Leadership Change, Alliance Support and Domestic Priorities: Australia’s election and the US in the Asia-Pacific

Andrew Kwon

This week, Australia will be going to the polls to decide on whether it should keep the incumbent Center-Left Labor Party or the Opposition Centre-right Liberal-National Coalition. A culmination of several years of domestic instability and drama, when considered in the context of the regional ‘big picture’, the Australian election is potentially another leadership change following on the heels of others that have occurred in Major US Allies in the Asia-Pacific. At a time when the Obama Administration is increasingly looking to its partner to insure the success of some of its key legislation (such as the Trans-Pacific Partnership Agreement) as well as unity in the face of destabilizing threats (such as North Korea), the importance of understanding the potential effects of the Australian election and its representation of a larger trends in the region cannot be underscored.

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Recently having undertook my civic duties as an Australian Citizen and voted (living abroad, I pre-polled), the lead up to the election and the events which triggered it had led me to see parallels with Australian counterparts throughout the Asia-Pacific. Though it is true that China and North Korea recently went through change, the degree of uncertainty that resulted from these leadership transitions was due in no small part to similar changes occurring in The Republic of Korea (hereafter referred to as South Korea) and Japan.

Much like Australia, South Korea and Japan are key US allies that recently experienced leadership changes amidst a highly divisive and domesticized political climate fed by economic tumult or uncertainty. South Korea recently saw the election of Park Geun-hye to the presidency. Though the candidate who seemed most likely to succeed, the road to the presidency was a tumultuous one. The president’s familial ties to one of the most divisive figures in South Korean political history (her father was the authoritarian figure Park Chung-hee), substantial criticism over and undistinguishable policy alternatives between candidates on key issues as well as the unpopular and controversial legacy of her immediate party and presidential predecessor were all major factors. Japan in turn saw the return of the Centre-Right Liberal Democratic Party and a contentious former premier, Shinzo Abe. Winning in a landslide election following mass public outcry against the Centre-Left Democratic Party of Japan, now-Prime Minister Abe rode to power on not only a platform to satisfy the electoral demand for economic recovery but by also appealing to its resurging nationalism. Australia has similarly dealt with considerable turbulence. The last several years have been a roller-coaster in Australian politics, acts ranging from internal party coups (called leadership spills in Australia), partisan mudslinging, scandals as well as doubts over the sustainability of Australia’s economic growth has created a poisonous political environment, pushing party and leadership disapproval to almost parity.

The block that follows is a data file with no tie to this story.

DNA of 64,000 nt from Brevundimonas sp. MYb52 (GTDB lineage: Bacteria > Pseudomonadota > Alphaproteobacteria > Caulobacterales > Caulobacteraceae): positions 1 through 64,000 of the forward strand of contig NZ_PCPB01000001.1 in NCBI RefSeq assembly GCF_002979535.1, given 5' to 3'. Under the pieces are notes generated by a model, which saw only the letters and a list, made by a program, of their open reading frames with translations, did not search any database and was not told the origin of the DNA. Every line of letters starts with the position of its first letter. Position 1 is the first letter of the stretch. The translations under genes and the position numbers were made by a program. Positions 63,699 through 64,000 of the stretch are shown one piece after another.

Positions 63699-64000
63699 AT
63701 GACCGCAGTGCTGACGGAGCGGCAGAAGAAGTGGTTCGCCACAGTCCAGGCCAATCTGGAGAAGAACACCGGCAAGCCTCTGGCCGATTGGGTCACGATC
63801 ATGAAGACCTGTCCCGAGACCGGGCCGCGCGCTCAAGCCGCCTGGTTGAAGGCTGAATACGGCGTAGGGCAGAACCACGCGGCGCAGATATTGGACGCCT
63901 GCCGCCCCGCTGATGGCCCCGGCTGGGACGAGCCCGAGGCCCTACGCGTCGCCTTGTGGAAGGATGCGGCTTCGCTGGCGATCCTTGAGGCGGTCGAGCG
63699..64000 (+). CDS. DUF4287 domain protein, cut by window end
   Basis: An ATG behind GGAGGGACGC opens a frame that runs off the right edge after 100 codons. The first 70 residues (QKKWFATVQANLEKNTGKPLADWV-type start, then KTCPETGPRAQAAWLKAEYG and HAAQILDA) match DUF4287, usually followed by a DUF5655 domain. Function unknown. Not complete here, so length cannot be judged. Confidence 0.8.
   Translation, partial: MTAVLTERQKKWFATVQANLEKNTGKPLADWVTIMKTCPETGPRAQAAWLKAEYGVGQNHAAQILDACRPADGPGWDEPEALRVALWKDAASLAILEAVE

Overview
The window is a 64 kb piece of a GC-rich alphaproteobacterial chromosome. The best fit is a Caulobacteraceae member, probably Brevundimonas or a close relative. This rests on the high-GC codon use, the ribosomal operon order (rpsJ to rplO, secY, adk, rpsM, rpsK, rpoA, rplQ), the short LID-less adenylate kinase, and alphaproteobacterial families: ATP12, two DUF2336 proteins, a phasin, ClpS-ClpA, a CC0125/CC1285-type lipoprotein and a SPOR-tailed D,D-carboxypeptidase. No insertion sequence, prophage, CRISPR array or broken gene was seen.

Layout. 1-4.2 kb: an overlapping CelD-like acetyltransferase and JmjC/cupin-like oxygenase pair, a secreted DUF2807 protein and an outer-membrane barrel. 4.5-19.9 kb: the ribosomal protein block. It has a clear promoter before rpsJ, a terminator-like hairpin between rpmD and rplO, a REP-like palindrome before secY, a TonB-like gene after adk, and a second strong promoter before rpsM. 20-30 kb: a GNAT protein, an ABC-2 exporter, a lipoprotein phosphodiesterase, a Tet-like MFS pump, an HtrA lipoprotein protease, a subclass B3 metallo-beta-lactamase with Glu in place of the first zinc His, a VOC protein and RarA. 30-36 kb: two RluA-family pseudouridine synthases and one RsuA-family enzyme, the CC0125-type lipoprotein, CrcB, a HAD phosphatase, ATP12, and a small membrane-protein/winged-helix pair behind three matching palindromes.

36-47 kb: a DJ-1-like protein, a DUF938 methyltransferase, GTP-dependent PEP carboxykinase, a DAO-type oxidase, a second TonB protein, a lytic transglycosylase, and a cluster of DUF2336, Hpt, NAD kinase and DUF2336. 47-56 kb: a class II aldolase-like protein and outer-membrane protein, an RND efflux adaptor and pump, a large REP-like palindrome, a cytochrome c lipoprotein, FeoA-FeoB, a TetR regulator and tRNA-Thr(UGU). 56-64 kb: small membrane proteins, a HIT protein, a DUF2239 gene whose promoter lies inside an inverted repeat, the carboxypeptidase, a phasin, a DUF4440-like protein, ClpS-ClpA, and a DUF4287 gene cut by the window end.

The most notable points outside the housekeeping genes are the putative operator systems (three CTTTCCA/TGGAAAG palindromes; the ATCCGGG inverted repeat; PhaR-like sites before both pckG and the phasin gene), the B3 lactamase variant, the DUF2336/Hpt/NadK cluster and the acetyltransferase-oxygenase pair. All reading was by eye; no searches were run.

However, in comparison to the domestic negativity, political support for the US is contrastingly high. The first high profile summit abroad for Prime Minister Abe and President Park was in the US. Also, besides the multiple occasions Australian Prime Minister Kevin Rudd has visited, even the Opposition Leader Tony Abbott has visited the US and declared the importance of the US-Australia alliance on that occasion. In addition, public support is also extremely favorable in the aforementioned countries of South Korea, Japan and Australia. Overall, all of this raises questions as to what happens when domestic concerns collides with continued support of the US alliance, which of the two forces will prevail?